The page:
A few days into my recent two week holiday I decided to make a late afternoon visit to RSPB Fowlmere. The weather was not promising. Rain threatened and the sky was heavy with cloud but that aside the reserve was as beautiful as ever. Crouching in the farmland in South Cambridgeshire, RSPB Fowlmere is a reedbed oasis surrounding a natural chalk spring that feeds a stream that meanders through the west of the site and the reedbeds that surround it. Trees encircle all and produce a feeling of seclusion from the the more managed country landscape of the area.
Unless you are very good at spotting small birds in leaf filled trees or reedbeds, inland bird spotting can be a challenge in the summer so I didn’t anticipate a long list of sightings on the visit, though I was hoping to see a rather special raptor which for me is the star of the place. I followed the boarded path through the wooded area out to the reedbeds. On sunny days there would be the prospect of seeing dragon and damselflies as the path reached the reeds, but I received no such treat today. I kept eyes peeled as I headed first to the Spring Hide where I settled myself for a few minutes to watch a Water Rail and Moorhen explore the pond edges and then on to the Reedbed Hide with its lofty position giving the most expansive view of the site.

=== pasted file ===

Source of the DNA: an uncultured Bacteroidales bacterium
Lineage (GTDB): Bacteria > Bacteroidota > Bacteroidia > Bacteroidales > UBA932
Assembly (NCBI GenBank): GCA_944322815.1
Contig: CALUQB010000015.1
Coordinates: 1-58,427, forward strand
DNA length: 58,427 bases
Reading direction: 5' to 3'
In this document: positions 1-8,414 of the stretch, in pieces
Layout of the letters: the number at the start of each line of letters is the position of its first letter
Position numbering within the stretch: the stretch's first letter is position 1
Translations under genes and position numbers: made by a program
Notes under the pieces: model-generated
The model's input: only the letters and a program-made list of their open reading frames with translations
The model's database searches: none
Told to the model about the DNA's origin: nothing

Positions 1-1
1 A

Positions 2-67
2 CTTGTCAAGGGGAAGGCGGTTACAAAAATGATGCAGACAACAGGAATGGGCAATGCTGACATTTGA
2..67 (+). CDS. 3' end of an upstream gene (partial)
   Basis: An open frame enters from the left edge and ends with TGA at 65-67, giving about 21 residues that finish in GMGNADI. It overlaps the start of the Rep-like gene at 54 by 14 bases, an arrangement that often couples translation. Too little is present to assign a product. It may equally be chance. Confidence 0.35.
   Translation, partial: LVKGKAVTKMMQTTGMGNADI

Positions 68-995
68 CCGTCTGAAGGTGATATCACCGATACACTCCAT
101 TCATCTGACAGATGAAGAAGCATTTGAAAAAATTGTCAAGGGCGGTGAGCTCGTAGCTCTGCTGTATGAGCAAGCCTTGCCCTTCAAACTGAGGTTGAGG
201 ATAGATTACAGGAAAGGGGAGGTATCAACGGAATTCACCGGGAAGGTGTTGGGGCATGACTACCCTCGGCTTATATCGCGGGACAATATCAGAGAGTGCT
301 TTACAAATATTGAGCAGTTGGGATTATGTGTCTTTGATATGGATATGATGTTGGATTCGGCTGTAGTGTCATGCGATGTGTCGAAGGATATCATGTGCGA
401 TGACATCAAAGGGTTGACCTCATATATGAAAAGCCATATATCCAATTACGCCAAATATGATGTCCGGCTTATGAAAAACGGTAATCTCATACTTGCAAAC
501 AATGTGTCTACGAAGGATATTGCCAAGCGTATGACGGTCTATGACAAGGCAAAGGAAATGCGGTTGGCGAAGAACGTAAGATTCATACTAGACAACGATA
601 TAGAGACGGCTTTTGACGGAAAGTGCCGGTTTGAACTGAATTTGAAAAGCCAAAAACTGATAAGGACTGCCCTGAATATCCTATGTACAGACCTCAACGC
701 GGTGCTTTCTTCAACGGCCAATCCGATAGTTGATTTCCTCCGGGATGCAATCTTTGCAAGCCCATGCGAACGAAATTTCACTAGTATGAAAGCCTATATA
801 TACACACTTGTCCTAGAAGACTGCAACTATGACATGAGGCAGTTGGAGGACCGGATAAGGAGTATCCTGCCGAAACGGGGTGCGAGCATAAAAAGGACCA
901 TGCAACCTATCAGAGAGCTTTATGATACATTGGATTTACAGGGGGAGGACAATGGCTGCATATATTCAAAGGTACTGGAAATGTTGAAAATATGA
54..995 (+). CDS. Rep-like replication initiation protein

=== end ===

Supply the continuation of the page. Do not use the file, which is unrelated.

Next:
Crows picked their way through the cut reed stand to the right, later joined by a Grey Heron that fished the shallows close by. A flight of Swallows passed through and stayed for a while, wheeling above the water and dipping down to take insects or a drink from the pond’s surface.
These, and a Wood Pigeon were my only confirmed sightings save for one, that put in an appearance later on as I returned back along the walkway. Powerfully circling above the reeds a Marsh Harrier thrilled me with its controlled flight, moving high then swooping low around the outcrops of trees and bushes in the reeds.
I returned to the car park before the rain really came down, happy that I’d seen the Marsh Harrier and hopeful of seeing Kingfishers and a bit better at identifying small brown birds on my next visit!